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Herbal Medicine

Herbal medicine is the most ancient form of health care known to humankind.   Herbs have been used in all cultures throughout history.  Extensive scientific documentation now exists concerning their use for health conditions, including premenstrual syndrome, indigestion, insomnia, heart disease, cancer, and HIV.

Herbs have always been integral to the practice of medicine.   The word drug comes from the old Dutch word drogge meaning “to dry”, as ancient healers and pharmacists and physicians often dried plants for use as medicines.  Even now, in current times, just about a quarter of all pharmaceuticals are still being derived from trees, shrubs, or herbs.  Some are made from plant extracts; others are synthesized to mimic a natural plant compound.

The World Health Organization notes that of 119 plant-derived pharmaceutical medicines, about 74 percent are used in modern medicine in ways that correlated directly with their traditional uses as plant medicines by native cultures.

Yet, for the most part, modern medicine has veered from the use of pure herbs in its treatment of disease and other health disorders.   One of the reasons for this is economic.  Herbs, by their very nature, cannot be patented.  Since herbs cannot be patented and drug companies cannot hold the exclusive right to sell a particular herb, they are not motivated to invest any money in that herb’s testing or promotion.  The collection and preparation of herbal medicine cannot be easily controlled as a manufacture of synthetic drugs, making its profits less dependable.  In addition, many of these medicinal plants grow only in the Amazonian rain forest or other politically and economically unstable places, which also affects the supply of the herb.  Most importantly, the demand for herbal medicine has decreased in the United States because Americans have been conditioned to rely on synthetic, commercial drugs to provide quick relief, regardless of side effects.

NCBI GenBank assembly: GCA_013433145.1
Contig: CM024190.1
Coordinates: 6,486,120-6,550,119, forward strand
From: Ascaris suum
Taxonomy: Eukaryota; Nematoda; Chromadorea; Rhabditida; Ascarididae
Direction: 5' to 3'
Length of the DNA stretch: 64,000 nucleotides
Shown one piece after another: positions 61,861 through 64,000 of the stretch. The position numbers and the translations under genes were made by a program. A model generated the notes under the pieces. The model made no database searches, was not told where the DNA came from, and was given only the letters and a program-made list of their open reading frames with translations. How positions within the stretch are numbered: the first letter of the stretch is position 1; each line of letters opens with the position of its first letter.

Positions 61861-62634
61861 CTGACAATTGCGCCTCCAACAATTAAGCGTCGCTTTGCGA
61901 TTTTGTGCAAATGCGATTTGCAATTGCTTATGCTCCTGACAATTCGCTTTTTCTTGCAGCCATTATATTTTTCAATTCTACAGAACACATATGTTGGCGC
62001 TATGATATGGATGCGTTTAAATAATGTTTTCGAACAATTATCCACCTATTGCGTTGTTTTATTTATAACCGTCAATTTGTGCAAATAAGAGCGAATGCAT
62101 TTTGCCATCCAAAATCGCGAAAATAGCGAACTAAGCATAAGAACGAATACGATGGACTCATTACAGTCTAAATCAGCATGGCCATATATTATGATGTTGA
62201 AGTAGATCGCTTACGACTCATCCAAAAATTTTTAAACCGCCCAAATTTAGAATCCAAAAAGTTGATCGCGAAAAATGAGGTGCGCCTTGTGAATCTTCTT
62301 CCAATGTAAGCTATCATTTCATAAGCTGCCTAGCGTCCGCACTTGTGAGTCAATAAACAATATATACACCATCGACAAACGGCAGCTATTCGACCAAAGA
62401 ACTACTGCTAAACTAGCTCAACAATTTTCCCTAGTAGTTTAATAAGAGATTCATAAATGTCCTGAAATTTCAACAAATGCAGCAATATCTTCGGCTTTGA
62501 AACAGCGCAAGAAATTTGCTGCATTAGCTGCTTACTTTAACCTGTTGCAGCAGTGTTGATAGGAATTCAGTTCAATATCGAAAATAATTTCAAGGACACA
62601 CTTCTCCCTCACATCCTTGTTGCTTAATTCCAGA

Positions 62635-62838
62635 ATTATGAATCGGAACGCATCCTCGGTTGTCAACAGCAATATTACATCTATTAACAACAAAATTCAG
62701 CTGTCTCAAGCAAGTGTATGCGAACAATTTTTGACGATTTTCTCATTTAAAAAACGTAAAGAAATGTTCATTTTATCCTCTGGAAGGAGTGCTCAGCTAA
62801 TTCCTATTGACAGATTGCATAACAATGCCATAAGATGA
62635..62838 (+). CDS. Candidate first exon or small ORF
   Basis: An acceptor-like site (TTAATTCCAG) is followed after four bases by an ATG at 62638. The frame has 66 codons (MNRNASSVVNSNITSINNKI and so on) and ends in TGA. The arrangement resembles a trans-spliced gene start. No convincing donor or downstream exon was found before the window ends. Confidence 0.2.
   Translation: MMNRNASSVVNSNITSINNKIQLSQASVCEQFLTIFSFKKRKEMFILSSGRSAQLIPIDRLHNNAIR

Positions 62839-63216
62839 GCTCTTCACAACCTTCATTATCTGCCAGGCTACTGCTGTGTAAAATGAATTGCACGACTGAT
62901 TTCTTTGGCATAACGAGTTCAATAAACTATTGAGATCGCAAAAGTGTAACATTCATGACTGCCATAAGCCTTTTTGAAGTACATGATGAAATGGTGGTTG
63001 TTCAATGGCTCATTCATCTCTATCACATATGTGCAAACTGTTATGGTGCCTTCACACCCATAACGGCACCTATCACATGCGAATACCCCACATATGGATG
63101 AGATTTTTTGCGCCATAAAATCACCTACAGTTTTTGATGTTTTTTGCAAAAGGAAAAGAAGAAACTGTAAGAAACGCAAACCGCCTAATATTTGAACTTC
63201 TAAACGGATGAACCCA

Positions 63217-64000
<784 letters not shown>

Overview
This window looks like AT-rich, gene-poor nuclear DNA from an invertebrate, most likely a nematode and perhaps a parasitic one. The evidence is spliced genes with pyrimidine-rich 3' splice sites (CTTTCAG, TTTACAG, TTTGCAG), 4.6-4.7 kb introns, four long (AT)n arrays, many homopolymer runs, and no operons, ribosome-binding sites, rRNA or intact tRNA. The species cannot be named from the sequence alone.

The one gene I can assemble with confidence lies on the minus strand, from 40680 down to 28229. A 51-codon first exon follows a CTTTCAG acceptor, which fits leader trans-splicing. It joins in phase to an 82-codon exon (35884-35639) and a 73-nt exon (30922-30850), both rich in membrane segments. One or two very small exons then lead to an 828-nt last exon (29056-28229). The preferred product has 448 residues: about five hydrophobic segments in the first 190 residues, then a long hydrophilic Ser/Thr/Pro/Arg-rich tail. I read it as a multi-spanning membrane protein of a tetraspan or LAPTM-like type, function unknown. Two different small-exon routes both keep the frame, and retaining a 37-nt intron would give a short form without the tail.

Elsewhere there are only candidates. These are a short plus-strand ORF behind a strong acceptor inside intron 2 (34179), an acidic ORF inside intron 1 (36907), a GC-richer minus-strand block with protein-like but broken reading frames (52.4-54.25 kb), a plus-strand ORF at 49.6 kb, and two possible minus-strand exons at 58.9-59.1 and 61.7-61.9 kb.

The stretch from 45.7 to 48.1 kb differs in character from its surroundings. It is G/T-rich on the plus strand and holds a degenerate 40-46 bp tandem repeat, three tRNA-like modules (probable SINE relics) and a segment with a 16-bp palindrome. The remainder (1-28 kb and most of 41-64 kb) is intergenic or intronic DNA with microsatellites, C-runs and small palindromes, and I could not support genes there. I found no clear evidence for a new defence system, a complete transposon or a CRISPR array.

Yet the current viewpoint seems to be changing.   “The revival of interest in herbal medicine is a worldwide phenomenon,” says Mark Elemental, Executive Director of the American Botanical Council.  This renaissance is due to the growing concern of the general public about the side effects of pharmaceutical drugs, the impersonal and often demeaning experience of modern health care practices, as well as a renewed recognition of the unique medicinal value of herbal medicine.

“ The Psychology of Longevity notes that the scope of herbal medicine ranges from mild-acting plant medicines such as chamomile and peppermint, to very potent ones such as foxglove (from which the pharmaceutical drug digitalis is derived).  In between these two poles lies a wide spectrum of plant medicine with significant medical applications, “ says Donald Brown, N.D., of  Bastyr College, in Seattle, Washington and an educator in herbal medicine.  “One need only go to the United States Pharmacopoeia to see the central role that plant medicine has played in   American medicine.

What Is An Herb?

The word herb as used in herbal medicine (also known as botanical medicine or, in Europe, as phytotherapy or phytomedicine), means a plant or plant part that is used to make medicine, food flavors (spices), or aromatic oils for soaps and fragrances.   An herb can be a leaf, a flower, a stem, a seed, a root, a fruit, bark, or any other plant part used for its medicinal, food flavoring, or fragrant property.

Herbs have provided humankind with medicine from the earliest beginnings of civilization.  Throughout history, various cultures have handed down their accumulated knowledge of the medicinal use of herbs to successive generations.   This vast body of information serves as the basis for much of traditional medicine today.

There are an estimated 250,000 to 500,000 plants on the earth today (the number varies depending on whether subspecies are included).  Only about 5,000 of these have been extensively studied for their medicinal applications.  “This illustrates the need for modern medicine and science to turn its attention to the plant world once again to find new medicine that might cure cancer, AIDS, diabetes, and many other diseases and conditions,” says Norman R. Farnsworth, Ph.D., Professor of Pharmacology at the University of Illinois at Chicago.  “Considering that 121 prescription drugs come from only ninety species of plants, and that 74 percent of these were discovered following up native folklore claims,” says Dr. Farnsworth, “a logical person would have to say that there may still be more jackpots out there.”

How Herbal Medicine Works